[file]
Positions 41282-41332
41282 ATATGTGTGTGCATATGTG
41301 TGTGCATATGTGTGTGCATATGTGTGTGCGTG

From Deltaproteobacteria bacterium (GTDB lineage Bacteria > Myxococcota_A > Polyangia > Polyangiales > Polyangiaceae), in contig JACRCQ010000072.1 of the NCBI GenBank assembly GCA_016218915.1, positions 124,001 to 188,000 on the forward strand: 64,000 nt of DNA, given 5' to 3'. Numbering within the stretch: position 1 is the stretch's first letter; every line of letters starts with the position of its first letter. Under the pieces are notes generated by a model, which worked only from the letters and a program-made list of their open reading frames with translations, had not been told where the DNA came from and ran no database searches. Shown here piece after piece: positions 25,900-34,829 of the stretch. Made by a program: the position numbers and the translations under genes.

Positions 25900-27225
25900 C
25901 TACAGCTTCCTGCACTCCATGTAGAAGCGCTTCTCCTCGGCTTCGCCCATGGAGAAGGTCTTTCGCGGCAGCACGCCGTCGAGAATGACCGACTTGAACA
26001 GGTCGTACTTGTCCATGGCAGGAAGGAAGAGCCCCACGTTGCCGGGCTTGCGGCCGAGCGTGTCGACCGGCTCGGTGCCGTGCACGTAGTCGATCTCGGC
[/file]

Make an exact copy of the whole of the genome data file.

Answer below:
Positions 41282-41332
41282 ATATGTGTGTGCATATGTG
41301 TGTGCATATGTGTGTGCATATGTGTGTGCGTG

From Deltaproteobacteria bacterium (GTDB lineage Bacteria > Myxococcota_A > Polyangia > Polyangiales > Polyangiaceae), in contig JACRCQ010000072.1 of the NCBI GenBank assembly GCA_016218915.1, positions 124,001 to 188,000 on the forward strand: 64,000 nt of DNA, given 5' to 3'. Numbering within the stretch: position 1 is the stretch's first letter; every line of letters starts with the position of its first letter. Under the pieces are notes generated by a model, which worked only from the letters and a program-made list of their open reading frames with translations, had not been told where the DNA came from and ran no database searches. Shown here piece after piece: positions 25,900-34,829 of the stretch. Made by a program: the position numbers and the translations under genes.

Positions 25900-27225
25900 C
25901 TACAGCTTCCTGCACTCCATGTAGAAGCGCTTCTCCTCGGCTTCGCCCATGGAGAAGGTCTTTCGCGGCAGCACGCCGTCGAGAATGACCGACTTGAACA
26001 GGTCGTACTTGTCCATGGCAGGAAGGAAGAGCCCCACGTTGCCGGGCTTGCGGCCGAGCGTGTCGACCGGCTCGGTGCCGTGCACGTAGTCGATCTCGGC